The importance of management to the pharmaceutical QMS has been described elsewhere (1). The focus here is on the crucial responsibilities of quality system owners and the need for senior management to set performance expectations of quality system owners and provide support to succeed in a dynamic business environment.
Quality System Ownership Responsibilities
In the structure of the overall QMS, there are constituent quality systems. For example, within the QMS there is a family of engineering systems such as preventive maintenance, calibration, and critical utilities. There is a family of supply chain systems such as supplier quality management, purchasing control, and quality technical agreements. Within the family of contamination control systems, there are systems such as gowning and hygiene, disinfection, cleaning, and environmental monitoring. Quality assurance includes a family of systems such as change control, periodic product review, and quality management review.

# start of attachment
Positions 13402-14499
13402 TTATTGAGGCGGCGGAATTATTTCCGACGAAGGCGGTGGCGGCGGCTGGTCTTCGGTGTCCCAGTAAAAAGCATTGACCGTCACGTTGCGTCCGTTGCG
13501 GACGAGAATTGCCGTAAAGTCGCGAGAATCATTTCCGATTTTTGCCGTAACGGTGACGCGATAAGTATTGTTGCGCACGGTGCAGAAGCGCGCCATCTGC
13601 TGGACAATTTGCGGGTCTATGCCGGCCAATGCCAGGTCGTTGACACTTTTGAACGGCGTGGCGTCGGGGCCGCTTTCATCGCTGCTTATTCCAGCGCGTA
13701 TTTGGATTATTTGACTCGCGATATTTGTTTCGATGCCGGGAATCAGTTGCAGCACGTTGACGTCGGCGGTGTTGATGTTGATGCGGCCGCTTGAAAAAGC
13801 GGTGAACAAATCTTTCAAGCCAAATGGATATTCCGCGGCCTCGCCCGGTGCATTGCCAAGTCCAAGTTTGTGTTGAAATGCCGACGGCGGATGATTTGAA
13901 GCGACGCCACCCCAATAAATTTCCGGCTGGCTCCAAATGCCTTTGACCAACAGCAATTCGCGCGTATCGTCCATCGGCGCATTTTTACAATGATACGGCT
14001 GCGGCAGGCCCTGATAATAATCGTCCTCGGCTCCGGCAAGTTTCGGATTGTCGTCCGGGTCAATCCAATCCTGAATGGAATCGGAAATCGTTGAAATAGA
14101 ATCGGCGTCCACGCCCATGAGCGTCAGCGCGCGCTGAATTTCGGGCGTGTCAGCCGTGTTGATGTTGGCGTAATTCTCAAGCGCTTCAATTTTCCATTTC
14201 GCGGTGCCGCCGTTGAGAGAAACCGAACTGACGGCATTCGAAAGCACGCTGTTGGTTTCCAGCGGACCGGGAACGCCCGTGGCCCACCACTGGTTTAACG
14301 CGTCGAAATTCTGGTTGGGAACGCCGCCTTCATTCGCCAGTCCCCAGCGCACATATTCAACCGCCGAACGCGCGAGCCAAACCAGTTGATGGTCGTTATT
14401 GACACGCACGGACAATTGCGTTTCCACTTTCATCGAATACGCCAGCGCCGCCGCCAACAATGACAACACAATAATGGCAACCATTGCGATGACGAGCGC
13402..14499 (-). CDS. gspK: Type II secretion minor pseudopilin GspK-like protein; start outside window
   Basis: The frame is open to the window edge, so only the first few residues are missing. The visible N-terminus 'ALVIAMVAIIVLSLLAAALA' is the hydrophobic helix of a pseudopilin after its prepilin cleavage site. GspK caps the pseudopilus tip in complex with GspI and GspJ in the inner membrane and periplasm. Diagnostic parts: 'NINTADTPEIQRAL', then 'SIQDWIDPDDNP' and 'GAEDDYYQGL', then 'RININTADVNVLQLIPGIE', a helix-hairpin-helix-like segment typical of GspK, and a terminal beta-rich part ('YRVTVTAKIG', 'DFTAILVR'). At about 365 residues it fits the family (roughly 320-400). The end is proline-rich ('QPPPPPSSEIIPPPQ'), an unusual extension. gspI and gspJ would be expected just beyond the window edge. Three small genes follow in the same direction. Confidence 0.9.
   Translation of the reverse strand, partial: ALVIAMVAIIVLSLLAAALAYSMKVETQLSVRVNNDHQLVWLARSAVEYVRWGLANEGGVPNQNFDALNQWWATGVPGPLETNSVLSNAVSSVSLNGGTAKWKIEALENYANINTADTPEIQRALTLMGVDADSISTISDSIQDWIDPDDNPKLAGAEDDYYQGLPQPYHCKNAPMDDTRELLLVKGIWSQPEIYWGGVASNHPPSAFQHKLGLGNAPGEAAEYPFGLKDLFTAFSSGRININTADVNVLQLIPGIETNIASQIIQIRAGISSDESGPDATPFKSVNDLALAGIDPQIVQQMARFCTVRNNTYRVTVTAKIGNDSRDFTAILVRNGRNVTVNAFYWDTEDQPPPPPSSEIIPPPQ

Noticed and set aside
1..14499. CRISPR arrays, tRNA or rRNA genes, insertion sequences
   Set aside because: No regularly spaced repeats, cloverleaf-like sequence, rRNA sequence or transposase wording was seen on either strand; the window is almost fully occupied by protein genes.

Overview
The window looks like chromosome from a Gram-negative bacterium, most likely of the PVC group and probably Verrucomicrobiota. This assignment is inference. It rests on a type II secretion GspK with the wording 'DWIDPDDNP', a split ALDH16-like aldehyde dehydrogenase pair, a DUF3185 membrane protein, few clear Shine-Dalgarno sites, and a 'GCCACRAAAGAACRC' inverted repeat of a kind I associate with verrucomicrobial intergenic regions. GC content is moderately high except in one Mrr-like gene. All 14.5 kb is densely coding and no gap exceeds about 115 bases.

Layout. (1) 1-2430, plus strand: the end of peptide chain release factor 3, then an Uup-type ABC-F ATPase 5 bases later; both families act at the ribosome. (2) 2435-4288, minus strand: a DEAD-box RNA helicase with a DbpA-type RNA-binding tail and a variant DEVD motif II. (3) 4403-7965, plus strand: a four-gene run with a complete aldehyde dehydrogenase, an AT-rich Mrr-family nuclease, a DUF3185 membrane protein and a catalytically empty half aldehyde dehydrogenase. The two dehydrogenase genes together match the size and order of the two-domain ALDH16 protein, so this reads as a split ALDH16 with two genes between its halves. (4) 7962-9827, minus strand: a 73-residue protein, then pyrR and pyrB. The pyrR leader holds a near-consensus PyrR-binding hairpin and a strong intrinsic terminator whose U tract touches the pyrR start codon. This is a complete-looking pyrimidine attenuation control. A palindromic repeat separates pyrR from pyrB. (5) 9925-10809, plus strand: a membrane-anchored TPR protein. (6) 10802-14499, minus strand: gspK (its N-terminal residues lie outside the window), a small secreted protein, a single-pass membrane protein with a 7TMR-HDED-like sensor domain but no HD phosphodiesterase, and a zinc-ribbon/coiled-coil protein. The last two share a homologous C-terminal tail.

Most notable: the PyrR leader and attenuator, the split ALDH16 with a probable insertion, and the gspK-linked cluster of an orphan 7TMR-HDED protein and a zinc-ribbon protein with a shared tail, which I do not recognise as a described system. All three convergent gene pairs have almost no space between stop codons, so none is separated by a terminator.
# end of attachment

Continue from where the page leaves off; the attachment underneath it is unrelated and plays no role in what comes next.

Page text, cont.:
These are just a few structural examples of quality systems within the overall QMS. For the purposes here, more important than how these various quality system elements are organized is the need for each quality system to have a named owner and that ownership is defined by a set of responsibilities and performance expectations.
Quality system ownership responsibilities include the following.
Quality system design relates to the structure and content of the approved policies, standards, procedures, and work instructions that govern how work is performed. Responsibilities include:
- Ensuring the system is maintained in compliance with corporate standards
- Following industry and regulatory trends to ensure the system remains compliant